Albro owns a company that manages the Seattle Monorail, a 55-year-old train system now within the plans of at least one group offering to renovate KeyArena for NBA and NHL use.
Port of Seattle Commission President Tom Albro said Friday he recused himself two months ago from ongoing discussions on Seattle’s arena situation because of a personal conflict of interest.
Albro owns a company that manages the Seattle Monorail, a 55-year-old train system now within the plans of at least one group offering to renovate KeyArena for NBA and NHL use. Oak View Group CEO Tim Leiweke said last week that the Monorail would be part of his company’s proposal to improve traffic and transportation around the KeyArena site.
“I have an absolute conflict of interest which I have been clear about to my colleagues for as long as I’ve served with them,’’ said Albro, who owns Seattle Monorail Services, which has run the train system since 1994.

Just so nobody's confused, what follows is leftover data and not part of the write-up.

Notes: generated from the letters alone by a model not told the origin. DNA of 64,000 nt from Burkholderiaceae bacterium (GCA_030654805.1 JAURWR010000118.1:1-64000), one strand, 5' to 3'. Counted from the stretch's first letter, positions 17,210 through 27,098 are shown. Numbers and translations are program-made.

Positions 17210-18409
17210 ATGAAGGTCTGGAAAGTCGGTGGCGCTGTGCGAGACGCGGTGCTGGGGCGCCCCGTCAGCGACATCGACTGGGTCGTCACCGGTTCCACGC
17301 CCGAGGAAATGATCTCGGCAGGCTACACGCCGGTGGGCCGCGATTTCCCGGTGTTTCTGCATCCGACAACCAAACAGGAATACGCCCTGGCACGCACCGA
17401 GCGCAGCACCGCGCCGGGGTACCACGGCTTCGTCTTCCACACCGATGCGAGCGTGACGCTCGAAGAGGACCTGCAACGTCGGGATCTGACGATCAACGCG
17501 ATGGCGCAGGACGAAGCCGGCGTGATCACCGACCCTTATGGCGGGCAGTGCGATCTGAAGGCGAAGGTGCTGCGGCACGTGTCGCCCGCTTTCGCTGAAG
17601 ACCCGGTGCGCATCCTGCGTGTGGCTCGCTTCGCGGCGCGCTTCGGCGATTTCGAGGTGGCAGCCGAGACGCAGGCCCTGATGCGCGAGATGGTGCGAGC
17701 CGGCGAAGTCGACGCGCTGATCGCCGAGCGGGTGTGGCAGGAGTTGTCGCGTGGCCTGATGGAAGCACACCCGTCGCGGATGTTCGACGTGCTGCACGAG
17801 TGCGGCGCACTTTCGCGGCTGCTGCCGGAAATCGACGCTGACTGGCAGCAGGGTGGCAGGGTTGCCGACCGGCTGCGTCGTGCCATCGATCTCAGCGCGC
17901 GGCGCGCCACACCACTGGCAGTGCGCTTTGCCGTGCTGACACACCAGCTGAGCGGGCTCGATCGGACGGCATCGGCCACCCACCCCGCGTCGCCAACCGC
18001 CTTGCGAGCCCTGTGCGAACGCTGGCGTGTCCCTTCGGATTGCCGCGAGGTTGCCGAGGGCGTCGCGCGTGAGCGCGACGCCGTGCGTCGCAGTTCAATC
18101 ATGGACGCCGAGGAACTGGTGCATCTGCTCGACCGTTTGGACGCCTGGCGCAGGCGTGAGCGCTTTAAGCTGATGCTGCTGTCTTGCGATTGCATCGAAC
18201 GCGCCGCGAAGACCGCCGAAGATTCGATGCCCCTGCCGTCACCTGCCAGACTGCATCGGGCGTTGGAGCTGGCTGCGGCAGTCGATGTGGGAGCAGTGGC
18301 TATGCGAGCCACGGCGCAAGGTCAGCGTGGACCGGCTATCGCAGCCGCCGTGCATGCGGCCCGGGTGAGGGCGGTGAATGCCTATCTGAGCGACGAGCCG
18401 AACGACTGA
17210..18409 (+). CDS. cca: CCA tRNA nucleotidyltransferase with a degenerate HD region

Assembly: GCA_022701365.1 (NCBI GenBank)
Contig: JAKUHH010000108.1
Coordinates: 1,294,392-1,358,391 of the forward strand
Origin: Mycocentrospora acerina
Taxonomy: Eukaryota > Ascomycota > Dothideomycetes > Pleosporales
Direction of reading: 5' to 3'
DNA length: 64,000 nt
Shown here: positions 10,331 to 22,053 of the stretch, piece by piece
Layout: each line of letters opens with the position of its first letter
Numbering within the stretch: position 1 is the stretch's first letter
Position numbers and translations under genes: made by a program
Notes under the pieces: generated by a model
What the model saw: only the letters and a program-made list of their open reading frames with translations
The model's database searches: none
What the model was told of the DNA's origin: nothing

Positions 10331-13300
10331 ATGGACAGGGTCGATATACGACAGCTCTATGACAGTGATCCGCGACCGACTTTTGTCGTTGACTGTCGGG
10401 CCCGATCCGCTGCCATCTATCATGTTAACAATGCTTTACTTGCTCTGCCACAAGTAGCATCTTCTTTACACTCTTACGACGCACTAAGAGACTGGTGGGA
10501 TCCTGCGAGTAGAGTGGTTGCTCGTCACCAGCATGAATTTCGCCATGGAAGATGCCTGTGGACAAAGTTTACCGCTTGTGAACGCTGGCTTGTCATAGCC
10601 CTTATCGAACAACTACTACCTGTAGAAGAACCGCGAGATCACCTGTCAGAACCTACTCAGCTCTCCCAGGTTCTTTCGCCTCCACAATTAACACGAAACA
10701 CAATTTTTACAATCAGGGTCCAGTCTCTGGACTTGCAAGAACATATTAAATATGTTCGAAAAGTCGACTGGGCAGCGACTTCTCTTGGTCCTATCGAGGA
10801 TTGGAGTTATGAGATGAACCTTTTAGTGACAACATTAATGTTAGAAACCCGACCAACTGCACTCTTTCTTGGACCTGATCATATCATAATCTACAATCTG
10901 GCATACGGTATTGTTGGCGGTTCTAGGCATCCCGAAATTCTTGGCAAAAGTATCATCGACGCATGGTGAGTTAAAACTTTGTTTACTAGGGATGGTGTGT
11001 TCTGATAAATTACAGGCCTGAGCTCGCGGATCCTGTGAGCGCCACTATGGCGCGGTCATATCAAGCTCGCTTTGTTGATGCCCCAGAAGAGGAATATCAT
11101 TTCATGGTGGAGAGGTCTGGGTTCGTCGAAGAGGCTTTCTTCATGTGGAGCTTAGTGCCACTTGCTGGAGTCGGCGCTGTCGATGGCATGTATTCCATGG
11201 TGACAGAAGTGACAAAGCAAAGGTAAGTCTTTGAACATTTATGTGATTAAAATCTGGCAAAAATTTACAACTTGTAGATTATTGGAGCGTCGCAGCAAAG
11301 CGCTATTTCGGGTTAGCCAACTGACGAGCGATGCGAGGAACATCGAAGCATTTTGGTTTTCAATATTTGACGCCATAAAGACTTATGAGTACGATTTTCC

City officials declined comment Friday but said they’ve long been aware of Albro’s ownership of the Monorail company.
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Albro said his longstanding policy has been not to tout KeyArena as the site of the city’s next major arena for NBA and NHL. Instead, he said, he answers KeyArena questions only in general terms when asked directly by an interviewer.
But until January, Albro had continued to voice his opposition to the Sodo District arena proposal pitched by entrepreneur Chris Hansen. Hansen’s previous plan was rejected in a 5-4 city-council vote last May, but he has since returned proposing a similar plan with all-private funding.
“I have long been against this proposed Sodo arena and for many years there was never any talk of a KeyArena (proposal),” Albro said.
But that changed around the time the KeyArena proposal process was launched by the city two months ago. Albro said he had been approached by a state legislative…